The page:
• (1) "WML?" SPONSOR WATCH: While the panel desk billboard for main sponsor Stopette is still the same, the "Stopette" logo itself appears slightly different than it had been from EPISODE #155 of May 17, 1953 to EPISODE #249 of March 13, 1955.
        (2) "WML?" PANEL WATCH: As if an omen of his bizarre behavior on the panel tonight, Wally Cox is attired in a regular business suit and straight tie, hearkening back to the earliest days of the show. And while this proved to be his "WML?" swan song, it wasn't totally the end for Mr. Cox as far as Goodson-Todman went, given his appearances on at least three of their other shows -- "I've Got a Secret," "Password" and the Bill Cullen version of "The Price Is Right" -- in the next decade, prior to his joining the panel lineup of "The Hollywood Squares." Bennett, meanwhile, uses the terms "news moderator and panel moderator" in introducing John.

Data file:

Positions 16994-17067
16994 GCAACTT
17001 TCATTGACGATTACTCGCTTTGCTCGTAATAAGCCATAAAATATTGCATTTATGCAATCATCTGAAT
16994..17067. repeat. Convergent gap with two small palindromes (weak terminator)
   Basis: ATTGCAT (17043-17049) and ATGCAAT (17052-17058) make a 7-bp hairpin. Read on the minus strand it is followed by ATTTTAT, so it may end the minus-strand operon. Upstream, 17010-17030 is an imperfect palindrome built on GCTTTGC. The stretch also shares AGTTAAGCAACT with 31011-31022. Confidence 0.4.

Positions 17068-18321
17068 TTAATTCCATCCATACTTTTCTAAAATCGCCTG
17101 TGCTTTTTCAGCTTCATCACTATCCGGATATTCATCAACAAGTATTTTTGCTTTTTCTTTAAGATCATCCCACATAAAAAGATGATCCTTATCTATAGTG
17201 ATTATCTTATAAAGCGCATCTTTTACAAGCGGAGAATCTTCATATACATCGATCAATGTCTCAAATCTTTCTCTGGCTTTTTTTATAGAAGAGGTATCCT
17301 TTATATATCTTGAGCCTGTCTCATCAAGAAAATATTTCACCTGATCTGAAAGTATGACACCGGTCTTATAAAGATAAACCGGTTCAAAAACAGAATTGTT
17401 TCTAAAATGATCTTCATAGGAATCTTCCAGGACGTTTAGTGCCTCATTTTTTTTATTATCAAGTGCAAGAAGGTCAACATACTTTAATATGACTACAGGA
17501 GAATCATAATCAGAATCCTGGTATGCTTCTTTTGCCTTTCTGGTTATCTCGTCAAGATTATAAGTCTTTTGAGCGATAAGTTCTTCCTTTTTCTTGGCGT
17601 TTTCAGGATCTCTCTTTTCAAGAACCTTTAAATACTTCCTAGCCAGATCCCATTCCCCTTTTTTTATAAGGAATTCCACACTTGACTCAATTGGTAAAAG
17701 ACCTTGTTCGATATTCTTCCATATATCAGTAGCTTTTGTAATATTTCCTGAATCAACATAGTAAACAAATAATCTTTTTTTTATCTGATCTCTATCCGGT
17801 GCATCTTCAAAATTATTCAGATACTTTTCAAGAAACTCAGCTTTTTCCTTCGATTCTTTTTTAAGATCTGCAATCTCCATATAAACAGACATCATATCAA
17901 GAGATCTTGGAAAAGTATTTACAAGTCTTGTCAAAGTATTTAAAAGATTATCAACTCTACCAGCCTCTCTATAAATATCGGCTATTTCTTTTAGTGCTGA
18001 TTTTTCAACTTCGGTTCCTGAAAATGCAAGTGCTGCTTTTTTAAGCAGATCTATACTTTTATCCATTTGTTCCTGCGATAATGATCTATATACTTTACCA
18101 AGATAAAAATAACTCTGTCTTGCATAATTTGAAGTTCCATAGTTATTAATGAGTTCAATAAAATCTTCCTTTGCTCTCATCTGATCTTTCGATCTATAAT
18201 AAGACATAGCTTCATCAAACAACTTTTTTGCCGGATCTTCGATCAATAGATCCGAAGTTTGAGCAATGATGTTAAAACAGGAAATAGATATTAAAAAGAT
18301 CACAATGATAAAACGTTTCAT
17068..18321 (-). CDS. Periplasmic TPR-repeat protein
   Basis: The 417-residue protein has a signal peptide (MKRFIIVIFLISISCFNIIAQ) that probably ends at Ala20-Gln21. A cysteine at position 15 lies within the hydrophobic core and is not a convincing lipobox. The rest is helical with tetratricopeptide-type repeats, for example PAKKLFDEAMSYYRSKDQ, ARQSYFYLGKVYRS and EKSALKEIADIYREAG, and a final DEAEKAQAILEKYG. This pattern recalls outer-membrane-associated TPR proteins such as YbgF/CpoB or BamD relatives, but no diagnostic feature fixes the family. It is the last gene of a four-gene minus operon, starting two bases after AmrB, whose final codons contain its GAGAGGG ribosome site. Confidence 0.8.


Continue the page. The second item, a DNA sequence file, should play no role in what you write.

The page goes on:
(3) MYSTERY GUEST TYRONE POWER: In 1953, two years before his only "WML?" appearance tonight, Tyrone Power was a part of the cast of a staging of Stephen Vincent Benet's "John Brown's Body," produced by Paul Gregory and directed by Charles Laughton, and following on the heels of the previous year's "Don Juan in Hell" from the same individuals. Mr. Power's co-stars in this production initially consisted of Raymond Massey and Judith Anderson, and it was that cast that played at the New Century Theatre from February 14, 1953 to April 11, 1953 for a total of 65 performances. Later in the year, as the production went on the road, Dame Anderson was replaced by Anne Baxter. Publicity photos showed the cast attired in the kind of formal wear associated with "WML?": tuxedos for the men, gowns for the women. A recording of this production with the original cast was released as a two-record set on Columbia Masterworks (set SL-181, consisting of ML 4690 and ML 4691) in 1953. The musical director and "effects master" (in the words of Walter Kerr in his February 16, 1953 New York Herald Tribune review) was Walter Schumann, who is perhaps most famous for the "dum-de-dum-dum" theme from the 1952-1959 and 1967-1970 TV cop series "Dragnet." As for Mr. Power's mystery guest spot, which was as bizarre in its own way as Mr. Cox's guest panelist turn this evening, the nameplate which bore his name on the panel moderator's desk was set in the regular Title Gothic Condensed No. 11, while the "last-minute" font was used for the disclaimer, "TO FOOL THE PANEL THE GUEST REQUESTS NO APPLAUSE," that was shown prior to his signing in. As a side note, of his "John Brown's Body" co-stars, only Mr. Massey was a "WML?" mystery guest, appearing along with his co-star on the "Dr. Kildare" TV series, Richard Chamberlain, on EPISODE #624 of July 29, 1962; Dame Anderson made no appearances on "WML?" whatsoever.